But although people close to Reid have occasionally made noises about taking this tack, no one seriously expects it to happen. And that points to another problem with the current Senate: the weakness of the leader. Around Washington, the perception of Reid is almost uniformly that he’s a pale shadow even of recent former occupants of his post, such as Tom Daschle and George Mitchell—let alone the giants of yore, from Mike Mansfield to LBJ.
Whatever Reid’s merits and demerits, what’s indisputable is that his control over his caucus is less commanding than that exerted by Nancy Pelosi over hers in the House; or, more to the point, than that of almost any Republican Senate majority leader of recent vintage over theirs. Indeed, maybe the most persuasive counterclaim to the view that the supermajority is the problem in the Senate is that the GOP has rarely been as troubled by it as Democrats are now. In the age of George W. Bush, for example, Republican discipline was so staunch, and the party’s movements so firmly in lockstep, that the filibuster rarely posed the kind of problem that Obama and his party have encountered all this past year. The reason is that the Democratic Party is a much more heterodox beast than the GOP. There are obvious upsides to this diversity, especially in national elections. But the consequence is that Obama has a much trickier hand to play in Congress than Bush did.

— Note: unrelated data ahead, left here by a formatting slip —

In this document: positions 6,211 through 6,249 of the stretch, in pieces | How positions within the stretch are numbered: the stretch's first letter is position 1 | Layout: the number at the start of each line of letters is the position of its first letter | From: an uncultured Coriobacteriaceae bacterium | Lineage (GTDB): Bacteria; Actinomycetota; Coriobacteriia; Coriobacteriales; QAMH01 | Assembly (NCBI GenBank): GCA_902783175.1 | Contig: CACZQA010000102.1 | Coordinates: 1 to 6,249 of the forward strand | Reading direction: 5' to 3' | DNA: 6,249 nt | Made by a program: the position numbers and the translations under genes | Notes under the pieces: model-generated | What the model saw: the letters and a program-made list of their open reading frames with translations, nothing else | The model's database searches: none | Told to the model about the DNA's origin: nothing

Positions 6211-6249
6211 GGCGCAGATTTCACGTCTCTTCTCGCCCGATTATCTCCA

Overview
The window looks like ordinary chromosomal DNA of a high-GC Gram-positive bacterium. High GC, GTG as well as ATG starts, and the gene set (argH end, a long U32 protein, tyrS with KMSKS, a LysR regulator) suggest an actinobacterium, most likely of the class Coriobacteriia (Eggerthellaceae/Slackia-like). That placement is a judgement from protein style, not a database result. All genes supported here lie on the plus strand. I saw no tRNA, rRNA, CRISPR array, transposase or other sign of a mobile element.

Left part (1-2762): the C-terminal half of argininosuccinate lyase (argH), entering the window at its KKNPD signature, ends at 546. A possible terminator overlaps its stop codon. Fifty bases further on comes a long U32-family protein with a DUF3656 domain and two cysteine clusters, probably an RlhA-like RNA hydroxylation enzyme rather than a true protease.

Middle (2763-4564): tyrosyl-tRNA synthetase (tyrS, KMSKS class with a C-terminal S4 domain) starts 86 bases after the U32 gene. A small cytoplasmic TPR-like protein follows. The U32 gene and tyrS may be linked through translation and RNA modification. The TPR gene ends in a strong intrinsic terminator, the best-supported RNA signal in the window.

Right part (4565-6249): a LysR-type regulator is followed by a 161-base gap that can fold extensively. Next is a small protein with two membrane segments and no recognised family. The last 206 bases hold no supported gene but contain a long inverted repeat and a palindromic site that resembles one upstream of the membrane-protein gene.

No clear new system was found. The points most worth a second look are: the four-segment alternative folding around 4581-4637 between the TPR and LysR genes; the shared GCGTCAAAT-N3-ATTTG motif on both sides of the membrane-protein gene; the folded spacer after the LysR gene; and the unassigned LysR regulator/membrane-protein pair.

The supermajority requirement entailed by the filibuster, the weakness of Reid, the ideological diversity of the caucus: All would have conspired against any new Democratic president, even one with a much less urgent or sweeping program than Obama. The trouble is that, in all likelihood, the picture in the Senate is destined to grow only dimmer for Obama. Among the savviest Democratic senators I’ve spoken to of late, the consistent refrain is that the party is staring down the barrel of a three- to five-seat loss in the midterm elections next year. And, if that comes to pass, it will have profound implications for what Obama can achieve in the second half of his first term. “Think about how hard it’s been for them with 60 seats,” says a centrist senator. “Now think about what it’s going to be like with just 55 or 56. Not pretty.”
Which brings us back to health care. Throughout the epic push to pass reform, Obama has never once uttered a peep of complaint about the procedural lunacies of the Senate. Yglesias speculates that as an ex-senator, he may have “personally bought into the bizarre self-justifying myths that circulate” in the upper chamber. But that is wrong; Obama was never much enamored of the place, even when he was there.
More accurate, I suspect, is that Obama’s aversion to criticizing the Senate’s bizarro byways is part and parcel of the overarching strategy of congressional deference that has defined his first year. One of the great sacrifices of that approach has been the loss of the outsider status he brought with him to the White House. If health care passes, Obama might well judge that sacrifice to have been worth it. If it fails, however, he may rue the decision to make common cause with the inmates of an asylum that he fled at the earliest opportunity.